The phrase “second bite at the apple” is commonly used to reference a sale transaction where the business owner retains a minority position in the company post-transaction. This type of transaction – a Majority Sale – is typical when business owners sell to financial sponsors (such as private equity). Buyers must acquire over 50% for the acquisition to be considered a Majority Sale, but 60-85% is the most common range. The business owner takes money off the table, but she retains a meaningful percentage of equity ownership. In the most common structure – an asset purchase, the owner can usually “rollover” proceeds in a tax efficient way in order to retains this minority position. The “second bite” comes when the new majority owner decides to sell, and the original owner cashes out again in the second transaction.
An example of a positive “second bite” transaction is explored in this brief overview.
The First Bite
The following example outlines a transaction scenario for a $10M EBITDA business valued at an 8x EBITDA multiple, or a $80M valuation. In this scenario, the current owner decides to rollover some of her proceeds into the new ownership structure for a 20% ownership stake (i.e. financial buyer acquires 80% of the operating company). However, this does not necessarily mean that the current owner will have to reinvest $16M to maintain a 20% stake in the operating company (20% of $80M = $16M). Most financial buyers – and many strategic buyers – will leverage the transaction with a portion of debt financing, as presented on the next page.
In this scenario, the bank or other financing source determines that the appropriate leverage is 4x EBITDA, or $40M in total debt. Assuming a $80M valuation, this results in $40M in equity required to complete the sale.
Of the required $40M in equity, the current owner would rollover $8M of her proceeds to hold a 20% position in the operating company (20% of $40M = $8M). Post-transaction, the current owner receives $72M in cash and maintains 20% ownership of the operating company.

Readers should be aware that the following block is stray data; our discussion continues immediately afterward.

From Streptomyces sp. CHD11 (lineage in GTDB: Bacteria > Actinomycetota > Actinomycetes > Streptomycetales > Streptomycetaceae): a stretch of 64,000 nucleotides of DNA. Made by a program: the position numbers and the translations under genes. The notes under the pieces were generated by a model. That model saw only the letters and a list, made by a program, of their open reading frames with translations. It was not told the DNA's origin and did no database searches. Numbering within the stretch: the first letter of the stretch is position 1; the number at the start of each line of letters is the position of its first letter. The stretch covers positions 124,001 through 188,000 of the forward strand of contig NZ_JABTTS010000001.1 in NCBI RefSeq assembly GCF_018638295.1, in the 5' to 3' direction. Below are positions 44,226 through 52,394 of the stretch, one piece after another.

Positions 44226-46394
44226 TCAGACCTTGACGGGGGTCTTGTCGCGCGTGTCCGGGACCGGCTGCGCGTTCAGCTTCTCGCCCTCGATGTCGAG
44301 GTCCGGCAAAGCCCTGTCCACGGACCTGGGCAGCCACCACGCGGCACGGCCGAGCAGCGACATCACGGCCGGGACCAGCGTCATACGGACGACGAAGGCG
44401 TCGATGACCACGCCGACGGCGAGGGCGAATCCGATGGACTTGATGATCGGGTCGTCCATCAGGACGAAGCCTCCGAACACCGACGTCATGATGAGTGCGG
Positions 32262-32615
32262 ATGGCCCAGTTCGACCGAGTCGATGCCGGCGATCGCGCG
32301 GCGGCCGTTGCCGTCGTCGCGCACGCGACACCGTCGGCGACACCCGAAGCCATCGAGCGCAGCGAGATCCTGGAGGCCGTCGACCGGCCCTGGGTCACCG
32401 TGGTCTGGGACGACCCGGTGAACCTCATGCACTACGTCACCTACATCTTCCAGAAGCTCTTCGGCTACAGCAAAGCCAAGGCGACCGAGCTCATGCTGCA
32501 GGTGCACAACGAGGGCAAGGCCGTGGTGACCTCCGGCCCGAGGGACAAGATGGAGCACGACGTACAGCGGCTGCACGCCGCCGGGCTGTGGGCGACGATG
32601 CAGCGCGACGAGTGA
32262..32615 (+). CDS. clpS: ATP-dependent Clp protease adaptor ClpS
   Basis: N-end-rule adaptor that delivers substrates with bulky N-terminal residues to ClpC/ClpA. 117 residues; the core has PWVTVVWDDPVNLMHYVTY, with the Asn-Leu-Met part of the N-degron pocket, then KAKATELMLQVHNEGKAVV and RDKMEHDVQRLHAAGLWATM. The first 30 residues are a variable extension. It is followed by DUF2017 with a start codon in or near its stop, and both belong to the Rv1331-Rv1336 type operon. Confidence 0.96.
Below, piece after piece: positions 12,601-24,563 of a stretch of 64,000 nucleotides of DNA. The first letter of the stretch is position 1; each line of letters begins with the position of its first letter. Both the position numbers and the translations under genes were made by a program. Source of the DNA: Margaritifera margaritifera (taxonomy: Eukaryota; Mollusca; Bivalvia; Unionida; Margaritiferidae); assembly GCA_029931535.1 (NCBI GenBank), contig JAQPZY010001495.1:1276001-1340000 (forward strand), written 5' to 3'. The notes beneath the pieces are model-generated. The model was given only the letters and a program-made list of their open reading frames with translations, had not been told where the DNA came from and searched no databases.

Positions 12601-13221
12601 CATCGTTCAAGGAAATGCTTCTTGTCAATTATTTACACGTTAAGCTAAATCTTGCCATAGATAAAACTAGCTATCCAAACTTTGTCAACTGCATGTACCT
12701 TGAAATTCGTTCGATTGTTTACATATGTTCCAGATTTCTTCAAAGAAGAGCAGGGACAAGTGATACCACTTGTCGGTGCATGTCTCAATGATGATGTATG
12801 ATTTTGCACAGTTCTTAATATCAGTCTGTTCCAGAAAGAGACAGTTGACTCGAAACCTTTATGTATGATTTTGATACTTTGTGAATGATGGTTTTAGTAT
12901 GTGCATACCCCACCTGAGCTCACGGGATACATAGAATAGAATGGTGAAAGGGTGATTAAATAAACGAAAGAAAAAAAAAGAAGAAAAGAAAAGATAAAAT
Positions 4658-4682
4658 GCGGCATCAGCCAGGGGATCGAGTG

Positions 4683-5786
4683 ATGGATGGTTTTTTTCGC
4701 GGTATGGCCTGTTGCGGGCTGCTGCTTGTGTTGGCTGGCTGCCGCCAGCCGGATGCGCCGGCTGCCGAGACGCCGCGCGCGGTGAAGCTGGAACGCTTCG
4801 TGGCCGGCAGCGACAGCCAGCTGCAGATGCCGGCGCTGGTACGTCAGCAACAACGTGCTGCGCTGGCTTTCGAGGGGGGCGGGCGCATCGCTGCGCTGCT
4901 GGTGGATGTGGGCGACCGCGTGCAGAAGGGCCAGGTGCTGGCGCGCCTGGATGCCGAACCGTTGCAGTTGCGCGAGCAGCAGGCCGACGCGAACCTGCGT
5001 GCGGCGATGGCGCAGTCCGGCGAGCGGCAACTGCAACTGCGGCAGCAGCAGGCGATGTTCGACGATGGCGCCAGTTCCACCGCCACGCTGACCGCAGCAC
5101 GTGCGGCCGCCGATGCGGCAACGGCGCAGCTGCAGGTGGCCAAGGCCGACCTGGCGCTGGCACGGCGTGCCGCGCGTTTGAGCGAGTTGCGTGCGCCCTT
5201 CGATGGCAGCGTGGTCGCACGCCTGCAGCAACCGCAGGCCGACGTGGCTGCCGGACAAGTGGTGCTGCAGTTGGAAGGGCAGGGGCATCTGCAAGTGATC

The Second Bite
The “second bite” comes when the operating company is sold again. Timing and process, of course, are managed by the initial buyer since they are the controlling shareholder. In this scenario, we assume that with a smooth transition and the operational assistance, professional guidance, and financial backing of the buyer, the operating company grew EBITDA by 100% to $20M in 5 years, and paid off the $40M of original debt. With this increase in earnings, the EBITDA multiple used in a valuation typically increases. Assuming a new valuation of 10x EBITDA when the operating company sells again, the valuation would be $200M.
If the current owner decides to cash out completely and does not rollover any of her equity value into the new deal, she would receive $40M in cash. The current owner’s original $8M rollover investment would be worth 5x that value in a 5-year period. This example assumes everything goes swimmingly, and of course that is not always the case – rollover equity is subject to real economic risk. However, when things go right a rollover investment can produce a pretty terrific incremental return – a very nice “second bite at the apple.”
The appropriate pre-transition planning can assist first-time sellers (i.e. nearly all business owners) in understanding the various transition options. Choosing which strategy is best for the business owner personally, and for the future of the company, is a vital component when making an exit plan and considering rollover equity.